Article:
Jane Anson goes back to the Bordeaux 2014 wines to see how they're developing in the bottle, with a focus on the Left Bank. Below, she picks 10 of her favourites from a recent tasting and talks about how the vintage has shaped up since the en primeur campaign two years ago.
There are many well-reasoned arguments against tasting extremely young, or en primeur, wines, not least from the winemakers themselves who point to the instability of the fledgling samples and the stress of having to make new blends camera-ready at a time when they should instead be focusing on their long-term development.
But if you pair these tastings with a re-run once that same harvest is bottled, then it’s hard to beat the picture it gives of both individual performances and the overall character and potential of a vintage.
Scroll down to see the wines
In theory red Bordeaux should deepen and take on weight over the period of barrel ageing. If there were concerns over extraction levels, overly obvious oak or any other components of the wine, now is the moment to see if they were simply the result of a young blend that needed to settle down, or a basic structural issue. And doing it while you have the memory of en primeur fresh in your mind makes it particularly illuminating.
Newly-bottled wines can have their own ‘dumb’ period, but at this point most 2014s have seen six months in bottle, so this is a great moment to re-taste as I did a few weeks ago on the Left Bank, tasting both at individual châteaux and at group tastings of different appellations.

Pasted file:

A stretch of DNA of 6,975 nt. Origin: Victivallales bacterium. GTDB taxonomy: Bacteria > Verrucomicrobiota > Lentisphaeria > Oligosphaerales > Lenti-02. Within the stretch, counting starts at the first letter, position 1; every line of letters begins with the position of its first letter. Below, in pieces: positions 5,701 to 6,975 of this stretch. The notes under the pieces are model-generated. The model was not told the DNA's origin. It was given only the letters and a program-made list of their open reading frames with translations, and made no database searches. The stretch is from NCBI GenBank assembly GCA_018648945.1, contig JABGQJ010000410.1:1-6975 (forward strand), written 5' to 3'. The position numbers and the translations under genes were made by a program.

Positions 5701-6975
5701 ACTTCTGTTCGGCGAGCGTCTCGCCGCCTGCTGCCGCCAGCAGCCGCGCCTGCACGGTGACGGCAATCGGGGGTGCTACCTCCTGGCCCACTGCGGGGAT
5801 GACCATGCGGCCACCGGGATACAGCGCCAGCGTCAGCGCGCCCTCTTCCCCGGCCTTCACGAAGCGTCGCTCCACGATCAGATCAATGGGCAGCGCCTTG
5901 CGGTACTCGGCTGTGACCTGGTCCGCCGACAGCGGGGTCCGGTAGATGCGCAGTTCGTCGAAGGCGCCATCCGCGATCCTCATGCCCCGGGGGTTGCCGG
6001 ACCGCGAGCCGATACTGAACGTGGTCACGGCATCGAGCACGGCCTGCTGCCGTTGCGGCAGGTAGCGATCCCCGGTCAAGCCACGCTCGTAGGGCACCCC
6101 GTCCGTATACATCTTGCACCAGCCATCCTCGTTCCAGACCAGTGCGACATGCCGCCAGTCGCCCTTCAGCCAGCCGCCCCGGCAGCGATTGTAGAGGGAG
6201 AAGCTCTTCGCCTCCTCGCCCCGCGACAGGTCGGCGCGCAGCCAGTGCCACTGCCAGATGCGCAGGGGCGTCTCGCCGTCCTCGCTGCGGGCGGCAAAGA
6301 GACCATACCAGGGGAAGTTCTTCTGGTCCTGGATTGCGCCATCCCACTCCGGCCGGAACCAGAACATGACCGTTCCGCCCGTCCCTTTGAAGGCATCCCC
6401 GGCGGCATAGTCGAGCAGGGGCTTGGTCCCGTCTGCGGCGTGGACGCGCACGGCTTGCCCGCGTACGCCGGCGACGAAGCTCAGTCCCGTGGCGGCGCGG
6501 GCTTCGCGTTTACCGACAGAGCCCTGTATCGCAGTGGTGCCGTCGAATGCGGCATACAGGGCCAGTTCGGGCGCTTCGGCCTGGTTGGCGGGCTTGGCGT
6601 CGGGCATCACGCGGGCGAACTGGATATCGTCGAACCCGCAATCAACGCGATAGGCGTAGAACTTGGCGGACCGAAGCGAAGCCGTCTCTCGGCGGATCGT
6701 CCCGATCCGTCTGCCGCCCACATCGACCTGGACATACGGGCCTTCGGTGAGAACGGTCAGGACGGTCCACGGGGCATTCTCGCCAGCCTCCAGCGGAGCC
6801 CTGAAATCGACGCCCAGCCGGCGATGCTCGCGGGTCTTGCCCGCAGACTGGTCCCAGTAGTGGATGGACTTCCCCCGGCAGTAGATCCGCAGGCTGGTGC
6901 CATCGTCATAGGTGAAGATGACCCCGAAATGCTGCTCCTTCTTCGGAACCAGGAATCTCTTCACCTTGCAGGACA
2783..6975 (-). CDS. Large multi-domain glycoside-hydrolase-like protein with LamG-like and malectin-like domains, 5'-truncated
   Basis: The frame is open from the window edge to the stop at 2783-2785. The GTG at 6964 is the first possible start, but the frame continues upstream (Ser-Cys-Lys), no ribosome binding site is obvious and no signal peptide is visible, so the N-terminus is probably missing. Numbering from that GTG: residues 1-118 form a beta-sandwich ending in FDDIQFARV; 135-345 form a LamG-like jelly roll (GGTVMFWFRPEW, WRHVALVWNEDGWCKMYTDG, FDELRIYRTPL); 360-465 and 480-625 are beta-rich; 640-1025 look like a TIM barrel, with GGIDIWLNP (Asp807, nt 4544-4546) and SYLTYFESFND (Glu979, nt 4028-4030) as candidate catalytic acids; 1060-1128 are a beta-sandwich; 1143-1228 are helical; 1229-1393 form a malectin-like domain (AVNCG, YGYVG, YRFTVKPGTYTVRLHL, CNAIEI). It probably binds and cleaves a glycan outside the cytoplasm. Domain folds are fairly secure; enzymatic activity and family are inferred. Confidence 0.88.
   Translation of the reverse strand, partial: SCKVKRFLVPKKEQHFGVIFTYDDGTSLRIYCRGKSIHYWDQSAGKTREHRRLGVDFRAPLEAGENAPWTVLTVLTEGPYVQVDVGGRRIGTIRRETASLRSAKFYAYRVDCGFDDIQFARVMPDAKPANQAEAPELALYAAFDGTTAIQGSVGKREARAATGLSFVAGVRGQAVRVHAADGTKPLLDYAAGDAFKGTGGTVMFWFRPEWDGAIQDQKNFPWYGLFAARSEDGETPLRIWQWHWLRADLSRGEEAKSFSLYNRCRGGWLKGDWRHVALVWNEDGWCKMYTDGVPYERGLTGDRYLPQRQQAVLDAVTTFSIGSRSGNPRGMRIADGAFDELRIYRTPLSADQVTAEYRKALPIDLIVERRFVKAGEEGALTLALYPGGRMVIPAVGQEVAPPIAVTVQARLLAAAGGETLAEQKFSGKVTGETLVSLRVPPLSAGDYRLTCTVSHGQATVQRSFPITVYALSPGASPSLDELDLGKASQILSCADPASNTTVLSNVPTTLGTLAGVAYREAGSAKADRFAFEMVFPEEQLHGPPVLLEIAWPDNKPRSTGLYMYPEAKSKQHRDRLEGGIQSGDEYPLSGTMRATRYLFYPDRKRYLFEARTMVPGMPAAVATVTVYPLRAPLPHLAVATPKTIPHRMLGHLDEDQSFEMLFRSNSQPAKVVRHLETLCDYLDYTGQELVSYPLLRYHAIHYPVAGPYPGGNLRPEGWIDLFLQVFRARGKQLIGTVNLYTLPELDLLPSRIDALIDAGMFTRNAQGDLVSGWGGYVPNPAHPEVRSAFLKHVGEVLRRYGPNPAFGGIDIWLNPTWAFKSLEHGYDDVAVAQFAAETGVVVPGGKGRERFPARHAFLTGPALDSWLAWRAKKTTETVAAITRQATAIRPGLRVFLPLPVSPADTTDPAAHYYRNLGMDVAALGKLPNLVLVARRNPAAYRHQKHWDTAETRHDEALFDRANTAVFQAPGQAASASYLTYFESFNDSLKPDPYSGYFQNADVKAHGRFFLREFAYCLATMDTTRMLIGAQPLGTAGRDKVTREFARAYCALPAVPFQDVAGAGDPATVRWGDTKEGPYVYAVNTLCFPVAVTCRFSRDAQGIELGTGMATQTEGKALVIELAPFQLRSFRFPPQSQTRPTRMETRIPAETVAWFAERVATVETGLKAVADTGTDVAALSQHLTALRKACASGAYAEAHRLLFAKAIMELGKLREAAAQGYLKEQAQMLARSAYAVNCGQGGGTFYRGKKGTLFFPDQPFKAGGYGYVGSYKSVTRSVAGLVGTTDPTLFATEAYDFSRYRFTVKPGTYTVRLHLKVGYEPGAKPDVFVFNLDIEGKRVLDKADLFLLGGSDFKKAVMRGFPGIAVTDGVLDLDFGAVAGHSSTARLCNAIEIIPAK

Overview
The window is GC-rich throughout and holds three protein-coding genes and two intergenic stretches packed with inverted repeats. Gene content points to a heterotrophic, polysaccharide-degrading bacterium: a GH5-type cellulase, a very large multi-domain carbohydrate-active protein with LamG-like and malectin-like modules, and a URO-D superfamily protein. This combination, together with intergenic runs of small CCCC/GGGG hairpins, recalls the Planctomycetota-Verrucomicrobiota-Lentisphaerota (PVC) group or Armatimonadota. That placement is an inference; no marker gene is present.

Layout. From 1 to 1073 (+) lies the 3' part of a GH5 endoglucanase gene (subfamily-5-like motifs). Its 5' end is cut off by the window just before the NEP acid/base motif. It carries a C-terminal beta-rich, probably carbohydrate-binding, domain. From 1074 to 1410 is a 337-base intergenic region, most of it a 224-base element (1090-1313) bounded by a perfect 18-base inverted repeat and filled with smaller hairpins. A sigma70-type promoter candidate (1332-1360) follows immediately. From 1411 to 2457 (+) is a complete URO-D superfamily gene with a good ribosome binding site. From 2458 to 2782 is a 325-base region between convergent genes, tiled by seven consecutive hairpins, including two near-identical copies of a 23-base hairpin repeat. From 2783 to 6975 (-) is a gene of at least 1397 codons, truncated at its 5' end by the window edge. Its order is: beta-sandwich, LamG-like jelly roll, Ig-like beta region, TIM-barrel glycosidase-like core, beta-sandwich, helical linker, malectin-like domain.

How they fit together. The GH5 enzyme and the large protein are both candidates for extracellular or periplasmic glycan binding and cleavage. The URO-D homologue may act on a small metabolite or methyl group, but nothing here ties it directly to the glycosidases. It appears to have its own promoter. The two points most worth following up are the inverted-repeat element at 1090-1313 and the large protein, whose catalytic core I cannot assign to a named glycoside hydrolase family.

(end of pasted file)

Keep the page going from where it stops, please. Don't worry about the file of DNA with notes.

By and large, the results absolutely confirmed my impressions during Bordeaux 2014 en primeur that there are some excellent wines in 2014, particularly in that northern Médoc triumvirate of St Julien, Pauillac and St Estèphe. Where 2015 performed exceptionally well on the Right Bank and the Southern Médoc, 2014 really belonged to those three appellations, that had the best of the glorious late Autumn weather (and most crucially suffered less from rain that fell in other parts of the region both during the summer months – 82mm in Margaux compared to 56mm in St Julien in August – and again around October 10 during harvest). This was a late harvest, which almost invariably means reasonable alcohol levels and relatively high acidity because ripening takes place when the nights are cool. Anecdotally, late vintages are also often tricky en primeur, because the wines have had less time to settle after malolactic fermentation and blending.
Certainly 2014 is not in the same league as 2005, 2009 or 2010 from the past decade or so, and there is almost invariably a clear difference between first and second wines, always an indication that grapes were not consistently good and selection was needed.
But that is what makes this year so interesting for consumers in the areas that over-performed. As 2014 was not deemed a superlative vintage, there is value for money, particularly when placed against 2015.
If you now skip en primeur and buy when in bottle, you can really take advantage of this, because the two years make a perfect example of how châteaux sometimes price for perception not reality. Several estates in the northern Médoc priced their 2015s more highly because the general vintage reputation was stronger, but in my opinion produced better bottles in 2014.
I’m going to pick here 10 wines I consider particularly successful. I’m not including reviews of the First Growths, although all were tasting excellent, simply because of space, but it’s worth noting that the two that have improved most over ageing are Mouton Rothschild and Latour. Both have evolved into really spectacular wines. And this is also a vintage where the Super Seconds shine.
Ten of Jane Anson’s favourite Bordeaux 2014 wines from this tasting:
Tasting held by UGC in Bordeaux
Updated 03/03/2017: Stockist details on Marquis d’Alesme.